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See it Before it’s Gone: Rich Cali at Mingo Gallery


Curiously familiar symbols on aged paper greet the viewer of Rich Cali's Poor Moon exhibition (on view through Oct. 24) at The Mingo Gallery in Beverly, MA. His work, made while on a cross-country journey from Texas to Massachusetts, plays with loaded imagery such as the scythe and the Christian cross, as well as more abstracted geometric symbols inspired from folk art, native American spirituality and Christianity. Other symbols commonly used in his work are more culturally generic, such as islands, trees and snakes. He uses a stark palette; they are mostly black and grey tones, with some washes of yellow-orange, gold and sanguine red. His imagery calls to mind silhouettes, contemporary signage, simple tattoos and 18th century profile portraiture. Written in soft penciled script in the corner of each work is the date, in Roman numerals, and location of when and where the work was created.

The aged look of the paper used in his work symbolically reference the passage of time, erosion, decay, aging and even antiquity—the pencil script adds to this impression. From a formal perspective, the brown color softens the starkness of the black silhouettes/symbols and makes them more visually appealing. The aged treatment adds poignancy to the symbols, something that might be lost should they be reproduced as a print series on white paper.

Cali includes an actual pair of unpainted antique scythes in the entrance window of the exhibition. Similarly, six rustic tools with touches of gold paint appear hung on the central wall. However, the presence of the scythes, as well as the painted tools, both reinforce and undermine the symbolic nature of the artwork, since the symbols on the paper are not meant to specifically refer to real world objects. While the symbolic associations of the scythe center around death, an actual scythe is used to harvest grains.

While overall Cali’s visual language is consistent and even enigmatic in its uncertain meanings, it is occasionally inaccessible; one finds few means to decode his symbolism that extend beyond our existing understanding of these somewhat generalized signs. Paradoxically, some symbols such as the campfire are too accessible; in their universality, they lose some of their strength. While the precisely delineated forms of Cali’s images such as the undulating snake or the growing tree reinforces their roles as symbols, they also prevent wanderings of the imagination. For example, the tree is a tree; we remain only to figure out the significance of the tree. An exception is in such works as Bar Harbor ME, IX/XV in which the incompleteness of one of the globes, alongside the balanced placement of the visual elements, engender a 'dialogue' of uncertainty. In short, Cali's symbolism represents an intriguing, if not enigmatic, logical system of language that frustrates more than inspires the viewer's understanding.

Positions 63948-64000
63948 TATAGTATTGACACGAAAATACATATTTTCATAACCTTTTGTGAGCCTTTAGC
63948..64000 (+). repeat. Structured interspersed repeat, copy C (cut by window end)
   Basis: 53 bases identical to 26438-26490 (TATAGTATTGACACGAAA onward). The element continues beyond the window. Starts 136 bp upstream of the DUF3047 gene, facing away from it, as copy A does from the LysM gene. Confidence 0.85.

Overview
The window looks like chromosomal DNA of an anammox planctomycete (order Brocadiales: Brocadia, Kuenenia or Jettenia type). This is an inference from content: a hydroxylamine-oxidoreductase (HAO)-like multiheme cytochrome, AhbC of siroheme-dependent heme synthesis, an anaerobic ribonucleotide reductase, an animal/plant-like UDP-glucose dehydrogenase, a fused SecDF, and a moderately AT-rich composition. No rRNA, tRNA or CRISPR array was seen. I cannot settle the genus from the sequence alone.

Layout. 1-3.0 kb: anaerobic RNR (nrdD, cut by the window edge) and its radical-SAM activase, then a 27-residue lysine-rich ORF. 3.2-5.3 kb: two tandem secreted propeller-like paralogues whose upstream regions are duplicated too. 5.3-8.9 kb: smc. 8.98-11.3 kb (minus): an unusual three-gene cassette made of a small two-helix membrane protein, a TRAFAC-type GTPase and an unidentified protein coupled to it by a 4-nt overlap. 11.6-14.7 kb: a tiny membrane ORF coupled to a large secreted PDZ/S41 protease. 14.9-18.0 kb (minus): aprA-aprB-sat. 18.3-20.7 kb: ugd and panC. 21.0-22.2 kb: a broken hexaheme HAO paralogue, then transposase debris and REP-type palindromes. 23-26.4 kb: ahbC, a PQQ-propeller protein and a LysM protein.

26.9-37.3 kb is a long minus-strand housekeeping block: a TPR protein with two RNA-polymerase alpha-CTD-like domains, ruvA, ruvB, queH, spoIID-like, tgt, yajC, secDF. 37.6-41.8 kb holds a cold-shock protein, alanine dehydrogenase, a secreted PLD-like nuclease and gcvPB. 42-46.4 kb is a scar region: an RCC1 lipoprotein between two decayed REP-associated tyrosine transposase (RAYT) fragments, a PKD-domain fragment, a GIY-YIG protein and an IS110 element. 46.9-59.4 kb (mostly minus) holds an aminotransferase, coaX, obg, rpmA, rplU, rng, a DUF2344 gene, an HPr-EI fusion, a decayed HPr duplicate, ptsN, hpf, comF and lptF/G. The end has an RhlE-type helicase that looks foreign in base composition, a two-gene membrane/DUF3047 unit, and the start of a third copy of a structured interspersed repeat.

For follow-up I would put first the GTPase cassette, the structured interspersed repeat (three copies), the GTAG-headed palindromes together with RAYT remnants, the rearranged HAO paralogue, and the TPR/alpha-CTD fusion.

Paper Moon is on view at Mingo Gallery September 15 through October 24, 2015. To learn more, visit the gallery here.

About Author

A.C. Frabetti first entered the fine arts during a ten-year sojourn in Italy. He has directed art galleries, founded a journal of art criticism, taught courses in art appreciation and (more recently) earned a doctorate in the Humanities. He was raised in the Boston area.

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